Joystick: 8-way directional control. If you push your character against compatible enemies, you will engage your melee attack.
Button 1: Fires your shot. Has built-in auto-fire, but only one instance of your character's shot may be on the screen at once. This limits your rate of fire. You can get this limitation by moving close to the enemy, and holding down the fire button. Note that holding this button will immobilize your character, so tapping it may be better in some situations.
Button 2: Uses a Potion, if in stock. This is a smart-bomb style magic attack - it is stronger depending on the magic skills of the character who uses it.
Gameplay & Goal
You are plopped down in a maze with nothing but your weapon and wits to defend yourself. You wander through the mazes, killing monsters, collecting treasure, and trying to find food to stay alive.
Players often get the mistaken impression that the goal of the game is to "clear every maze". This is not true, as the game loops infinitely - there is no "end" to the game. The goal of the game is to score as many points as possible and, by extension, survive for as long as possible.
Enemies can be found lying in wait within the mazes, but the majority are spawned from generators. Destroying a single Ghost or Grunt is simple enough... but trying to bypass a stream of literally hundreds of them pouring out of a generator, WITHOUT taking damage, is no easy task. One of the core gameplay elements of Gauntlet is trying to figure out how to eliminate these generators without getting pounded into a pulp.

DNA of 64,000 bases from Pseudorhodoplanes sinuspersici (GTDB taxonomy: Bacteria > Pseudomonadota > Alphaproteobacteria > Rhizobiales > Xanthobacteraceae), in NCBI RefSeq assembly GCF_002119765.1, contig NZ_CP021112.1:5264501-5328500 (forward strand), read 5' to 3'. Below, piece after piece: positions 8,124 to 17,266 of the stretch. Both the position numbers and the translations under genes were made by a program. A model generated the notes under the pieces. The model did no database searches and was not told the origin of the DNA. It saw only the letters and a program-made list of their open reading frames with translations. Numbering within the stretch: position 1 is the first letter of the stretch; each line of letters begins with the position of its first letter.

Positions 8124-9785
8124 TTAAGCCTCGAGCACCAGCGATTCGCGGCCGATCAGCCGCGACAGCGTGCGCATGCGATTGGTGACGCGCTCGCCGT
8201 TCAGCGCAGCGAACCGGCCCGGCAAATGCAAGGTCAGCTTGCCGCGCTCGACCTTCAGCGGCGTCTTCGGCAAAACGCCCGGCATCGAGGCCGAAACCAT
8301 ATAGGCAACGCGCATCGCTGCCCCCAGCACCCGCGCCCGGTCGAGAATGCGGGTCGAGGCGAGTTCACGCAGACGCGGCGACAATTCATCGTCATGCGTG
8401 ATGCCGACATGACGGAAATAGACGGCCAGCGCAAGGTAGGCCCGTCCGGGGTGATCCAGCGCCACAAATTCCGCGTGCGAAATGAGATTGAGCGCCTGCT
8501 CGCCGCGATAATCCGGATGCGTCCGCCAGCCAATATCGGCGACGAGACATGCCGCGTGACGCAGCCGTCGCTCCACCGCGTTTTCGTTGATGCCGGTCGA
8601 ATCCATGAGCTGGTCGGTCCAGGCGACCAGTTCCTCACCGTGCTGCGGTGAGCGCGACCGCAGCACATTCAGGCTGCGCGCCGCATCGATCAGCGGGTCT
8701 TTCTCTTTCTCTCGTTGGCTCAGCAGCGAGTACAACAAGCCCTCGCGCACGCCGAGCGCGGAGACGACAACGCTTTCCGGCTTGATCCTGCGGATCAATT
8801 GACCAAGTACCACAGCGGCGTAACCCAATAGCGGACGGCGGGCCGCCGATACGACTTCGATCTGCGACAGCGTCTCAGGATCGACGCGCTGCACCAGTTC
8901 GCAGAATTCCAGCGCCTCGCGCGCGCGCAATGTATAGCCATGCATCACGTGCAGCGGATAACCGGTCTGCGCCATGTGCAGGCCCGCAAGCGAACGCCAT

There are treasures to boost your score, and powerups to make the game more survivable. Potions, found throughout, are a near necessity for clearing out some sections. You must seek these things out for the best success possible.
Precision movement plays a big part in Gauntlet. A pixel's difference in positioning can greatly alter enemy path-finding, or your ability to hit a generator located behind an object.
Strategy also has a large impact on performance. A good plan of how to attack a room can completely change the difficulty of it. If you can remember where enemies and generators appear, you may be able to take them out in a manner that prevents them from causing you grief.
Read before attempting Gauntlet Arcade
There are two things a Gauntlet apprentice player should understand before playing, lest they quit in frustration.
- Gauntlet is not a game where you make rapid progress. You must take your time with eliminating enemies and generators. If you try to barrel through the level, running through every enemy, you will take hundreds of health points in damage in just a few seconds. Many players do this, and are either killed within the first few levels, or are compelled to drop more credits into the game.
- "Credit Feeding", the act of inserting extra credits when one has nearly died, is about the same thing as putting cheats on the game. You may have done so, and reached level 300 before quitting out of boredom. But the high score board is based on how many points you score PER CREDIT! Try playing with just one credit, and see how well you do then! It is likely that a novice player will have trouble clearing even the first 8 levels without expiring. This is normal, and will require practice to overcome.